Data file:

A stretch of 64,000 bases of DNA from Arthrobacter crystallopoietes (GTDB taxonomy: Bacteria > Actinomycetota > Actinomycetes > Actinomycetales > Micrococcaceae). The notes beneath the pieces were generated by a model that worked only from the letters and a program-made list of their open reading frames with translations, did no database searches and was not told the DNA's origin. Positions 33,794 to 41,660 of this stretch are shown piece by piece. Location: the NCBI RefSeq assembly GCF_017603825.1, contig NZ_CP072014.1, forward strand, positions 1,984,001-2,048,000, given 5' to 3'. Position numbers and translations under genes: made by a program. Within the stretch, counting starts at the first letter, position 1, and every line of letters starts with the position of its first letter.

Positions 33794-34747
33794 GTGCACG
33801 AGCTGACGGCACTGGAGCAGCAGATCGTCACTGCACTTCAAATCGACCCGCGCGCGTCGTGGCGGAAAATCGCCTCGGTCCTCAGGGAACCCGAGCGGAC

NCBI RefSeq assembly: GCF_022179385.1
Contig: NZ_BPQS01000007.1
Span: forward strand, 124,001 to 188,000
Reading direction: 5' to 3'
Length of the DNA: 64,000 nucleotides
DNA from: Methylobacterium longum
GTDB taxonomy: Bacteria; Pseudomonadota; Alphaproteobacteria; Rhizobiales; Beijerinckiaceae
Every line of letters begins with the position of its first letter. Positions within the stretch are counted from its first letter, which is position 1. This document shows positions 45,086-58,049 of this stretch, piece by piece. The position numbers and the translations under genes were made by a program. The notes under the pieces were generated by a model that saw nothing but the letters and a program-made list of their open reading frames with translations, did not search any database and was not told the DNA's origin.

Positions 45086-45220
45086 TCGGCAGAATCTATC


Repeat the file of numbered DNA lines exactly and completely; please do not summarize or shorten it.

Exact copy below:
A stretch of 64,000 bases of DNA from Arthrobacter crystallopoietes (GTDB taxonomy: Bacteria > Actinomycetota > Actinomycetes > Actinomycetales > Micrococcaceae). The notes beneath the pieces were generated by a model that worked only from the letters and a program-made list of their open reading frames with translations, did no database searches and was not told the DNA's origin. Positions 33,794 to 41,660 of this stretch are shown piece by piece. Location: the NCBI RefSeq assembly GCF_017603825.1, contig NZ_CP072014.1, forward strand, positions 1,984,001-2,048,000, given 5' to 3'. Position numbers and translations under genes: made by a program. Within the stretch, counting starts at the first letter, position 1, and every line of letters starts with the position of its first letter.

Positions 33794-34747
33794 GTGCACG
33801 AGCTGACGGCACTGGAGCAGCAGATCGTCACTGCACTTCAAATCGACCCGCGCGCGTCGTGGCGGAAAATCGCCTCGGTCCTCAGGGAACCCGAGCGGAC

NCBI RefSeq assembly: GCF_022179385.1
Contig: NZ_BPQS01000007.1
Span: forward strand, 124,001 to 188,000
Reading direction: 5' to 3'
Length of the DNA: 64,000 nucleotides
DNA from: Methylobacterium longum
GTDB taxonomy: Bacteria; Pseudomonadota; Alphaproteobacteria; Rhizobiales; Beijerinckiaceae
Every line of letters begins with the position of its first letter. Positions within the stretch are counted from its first letter, which is position 1. This document shows positions 45,086-58,049 of this stretch, piece by piece. The position numbers and the translations under genes were made by a program. The notes under the pieces were generated by a model that saw nothing but the letters and a program-made list of their open reading frames with translations, did not search any database and was not told the DNA's origin.

Positions 45086-45220
45086 TCGGCAGAATCTATC